‘Ino sa tag inangonoy?’ We are bisdaks!-A A +A
Monday, September 9, 2013
THE Parade of the Higantes as conceived by the 2013 Fiesta Committee is to be commended for this is a departure from the cut-and-paste kind of street dance festivals that we see all over the country.
Those same beating of the drums, stamping of the feet and dancers in colorful and exotic costumes are all lined up in parade formation, can be so predictable and boring.
However, I know of several places in the country notably in Luzon where there are Higante festivals and this was no doubt introduced by the Spanish friars who also brought in the religious practice of having a town patron saint and the fiestas.
Another innovation introduced for this year's fiesta is the change of name from the eponymous Kagay-an Festival to Higalaay Festival.
Higalaay means friendship and this is inspired by the popular brand name of Cagayan de Oro as the "City of Golden Friendship."
This title was the creation of the late City Councilor, Atty. Adolfo L. Balinado and not by City Mayor Reuben R. Canoy, as previously reported.
The papier mache higantes that made its "debut" in the streets of the city represented several religious, mythical and local heroes of Cagayan.
But it was the Higaonon higante that drew a lot of comments and questions from many of the viewers because it was introduced as the “ancestor” of the Kagay-anons.
In fact, there was a group of Higaonons resplendent in their red costumes that danced in the streets behind the higante to the beat of the gongs.
Are we really descended from the Higaonons? What are the research documents and other anthropological data and evidences that will support the selection done by the 2013 Fiesta Committee that our ancestral roots came from this hill tribe?
As a member of the Cagayan de Oro Historical and Cultural Commission and head of the research section, we have papers and documents pointing to the fact that the Kagay-anons are descended from the Bisayans.
Another fact to consider is that many Philippine historians have pointed to Northern Mindanao as part of the Bisayan homeland.
Our stand is based on a study full of solid historical and anthropological data. Let me share several facts taken from our study:
1. Language: Our ethno linguistic identity is Bisaya and not Higaonon. In the study of comparative linguistics relevant to our prehistory, our ancestors were Bisayan speakers.
And if you are wondering why the Higaonon speakers are very different from ours is because these two groups must have been isolated from each other for centuries or for a millennium.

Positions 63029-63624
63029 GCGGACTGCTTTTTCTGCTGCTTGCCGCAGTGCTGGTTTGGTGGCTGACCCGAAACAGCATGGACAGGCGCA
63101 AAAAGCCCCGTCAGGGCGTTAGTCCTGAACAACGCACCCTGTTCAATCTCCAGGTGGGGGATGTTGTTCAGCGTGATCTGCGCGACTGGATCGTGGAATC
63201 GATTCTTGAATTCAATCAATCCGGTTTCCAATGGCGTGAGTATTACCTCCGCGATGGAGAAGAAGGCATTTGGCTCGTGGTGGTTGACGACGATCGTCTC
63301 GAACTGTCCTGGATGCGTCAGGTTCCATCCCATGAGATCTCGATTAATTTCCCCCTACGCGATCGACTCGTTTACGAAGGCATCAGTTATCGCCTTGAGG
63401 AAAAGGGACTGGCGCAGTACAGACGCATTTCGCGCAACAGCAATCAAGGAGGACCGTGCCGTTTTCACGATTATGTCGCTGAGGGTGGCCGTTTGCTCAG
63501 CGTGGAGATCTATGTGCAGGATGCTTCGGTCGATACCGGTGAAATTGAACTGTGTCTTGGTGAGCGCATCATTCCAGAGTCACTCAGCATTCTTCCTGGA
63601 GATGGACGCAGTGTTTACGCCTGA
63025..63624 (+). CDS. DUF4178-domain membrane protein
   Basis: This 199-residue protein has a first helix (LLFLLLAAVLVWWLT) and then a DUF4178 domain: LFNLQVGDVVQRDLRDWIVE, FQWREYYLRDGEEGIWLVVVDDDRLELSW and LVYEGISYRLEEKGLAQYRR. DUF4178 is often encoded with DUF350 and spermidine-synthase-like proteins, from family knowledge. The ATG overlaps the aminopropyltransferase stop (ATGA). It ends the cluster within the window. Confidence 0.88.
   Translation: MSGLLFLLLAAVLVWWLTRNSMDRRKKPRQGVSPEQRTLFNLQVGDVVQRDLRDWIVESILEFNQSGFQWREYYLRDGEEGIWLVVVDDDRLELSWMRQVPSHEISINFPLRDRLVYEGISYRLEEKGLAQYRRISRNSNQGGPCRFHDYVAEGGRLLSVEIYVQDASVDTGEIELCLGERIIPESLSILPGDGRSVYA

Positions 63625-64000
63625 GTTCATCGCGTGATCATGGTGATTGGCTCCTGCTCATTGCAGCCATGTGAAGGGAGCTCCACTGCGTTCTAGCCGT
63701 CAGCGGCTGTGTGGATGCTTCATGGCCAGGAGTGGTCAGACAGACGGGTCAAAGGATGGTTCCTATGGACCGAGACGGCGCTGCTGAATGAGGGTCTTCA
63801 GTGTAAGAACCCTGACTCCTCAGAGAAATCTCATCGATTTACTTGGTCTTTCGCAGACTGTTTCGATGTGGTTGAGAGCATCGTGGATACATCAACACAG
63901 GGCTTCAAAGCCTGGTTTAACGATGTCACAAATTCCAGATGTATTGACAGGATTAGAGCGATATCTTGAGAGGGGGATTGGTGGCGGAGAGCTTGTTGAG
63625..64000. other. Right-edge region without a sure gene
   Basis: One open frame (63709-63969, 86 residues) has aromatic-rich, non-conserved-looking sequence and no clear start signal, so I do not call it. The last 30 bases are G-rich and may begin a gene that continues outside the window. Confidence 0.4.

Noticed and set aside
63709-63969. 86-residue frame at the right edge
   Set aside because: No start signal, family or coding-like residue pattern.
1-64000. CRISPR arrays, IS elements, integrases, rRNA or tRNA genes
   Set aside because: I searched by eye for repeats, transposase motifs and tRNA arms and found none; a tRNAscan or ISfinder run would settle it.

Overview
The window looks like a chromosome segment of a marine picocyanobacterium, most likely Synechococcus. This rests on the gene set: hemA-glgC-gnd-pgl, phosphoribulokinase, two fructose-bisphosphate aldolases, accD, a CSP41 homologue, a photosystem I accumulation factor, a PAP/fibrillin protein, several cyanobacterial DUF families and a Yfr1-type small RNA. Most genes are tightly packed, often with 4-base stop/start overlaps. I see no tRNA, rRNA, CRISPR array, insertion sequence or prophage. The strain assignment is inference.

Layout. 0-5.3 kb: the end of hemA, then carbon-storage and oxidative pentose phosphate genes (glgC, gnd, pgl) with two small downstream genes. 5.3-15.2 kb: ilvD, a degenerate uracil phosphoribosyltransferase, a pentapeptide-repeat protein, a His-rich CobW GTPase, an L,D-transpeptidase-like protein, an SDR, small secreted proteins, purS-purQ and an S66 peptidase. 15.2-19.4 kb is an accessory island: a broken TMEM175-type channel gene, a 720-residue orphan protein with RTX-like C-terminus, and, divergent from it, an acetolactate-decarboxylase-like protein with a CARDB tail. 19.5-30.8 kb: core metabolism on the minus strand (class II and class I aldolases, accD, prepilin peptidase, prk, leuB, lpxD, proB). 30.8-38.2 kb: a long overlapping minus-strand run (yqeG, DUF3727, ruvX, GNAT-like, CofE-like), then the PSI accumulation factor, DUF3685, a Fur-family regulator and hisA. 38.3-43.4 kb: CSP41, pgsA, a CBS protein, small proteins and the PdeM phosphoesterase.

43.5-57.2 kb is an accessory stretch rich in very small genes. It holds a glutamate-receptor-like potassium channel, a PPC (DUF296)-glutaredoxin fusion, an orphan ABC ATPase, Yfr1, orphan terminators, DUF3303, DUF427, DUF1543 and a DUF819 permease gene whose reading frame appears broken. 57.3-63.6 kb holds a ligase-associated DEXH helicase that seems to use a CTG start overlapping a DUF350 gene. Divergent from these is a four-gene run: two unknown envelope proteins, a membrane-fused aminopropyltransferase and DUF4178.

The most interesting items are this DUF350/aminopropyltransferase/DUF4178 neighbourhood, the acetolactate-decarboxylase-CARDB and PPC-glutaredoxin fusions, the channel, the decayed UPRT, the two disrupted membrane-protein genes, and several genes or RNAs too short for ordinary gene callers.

As examples, I am giving these two sentences that have the same meaning but are spoken differently:
Bisayan: Unsay imong gibuhat?
Higaonon: Ino sa tag inangonoy?
English translation: What are you doing?
Can you find a word or two that is akin or relative to both dialects? Wala!
Another example is the common word "wala" spoken by a Kagay-anon, Surigaonon, Cebuano and Higaonon:
The study of ethnic groups show that these are often correlated with language areas.
So the Bisayan-speaking communities that lived along the coast of Northern Mindanao from Surigao to the east up to Sindangan Bay to the west speak Bisayan though it has several variants in many of its words and even in tonal quality but it can still be understood as shown in the word "wala."
2. Geographical locations and migrations: The Bisayan speakers, like the Kagay-anons, lived in the coastal areas of Northern Mindanao creating a distinct cultural community and were known as the "dumagats." This cultural community is not the same as those that lived in the hills and interior areas of Mindanao.
The physiography or physical settings of Northern Mindanao is that of a narrow coastal plain that is bordered on one side by the bay.
The lowland lies along several rivers like Cugman, Cagayan, Iponan and others. Here the dumagats prospered greatly for it developed different kinds of vessels for the sea and rivers.
The boats were also used to transport people from the Visayas islands who chose to settle in northern Mindanao. It also paved the way to a rich maritime trade of the Bisayans not only around the archipelago but in Island Southeast Asia and even China.
In fact, Butuan was recognized as a tributary state to the Chinese imperial court in A.D. 1001.
The interior and hill areas lie behind the coastal plain and are composed of deep canyons, limestone cliffs, wide and raging rivers and virgin forests. This was where the hill tribes lived and developed their own cultural community.
Their social contacts with the dumagats may be far and between because of the difficult terrain.
It was the Spanish colonizers that introduced the wheel in this country–but the dumagats then saw no need of one because of their boats.
The eminent historian William Henry Scott said that if one wished to speculate who brought those exquisite Chinese porcelains or the Arabic Korans to pre-Hispanic Philippines, a ready explanation is available namely, they came in vessels built, owned and manned by islanders– among them our Bisayan ancestors.
Published in the Sun.Star Cagayan de Oro newspaper on September 10, 2013.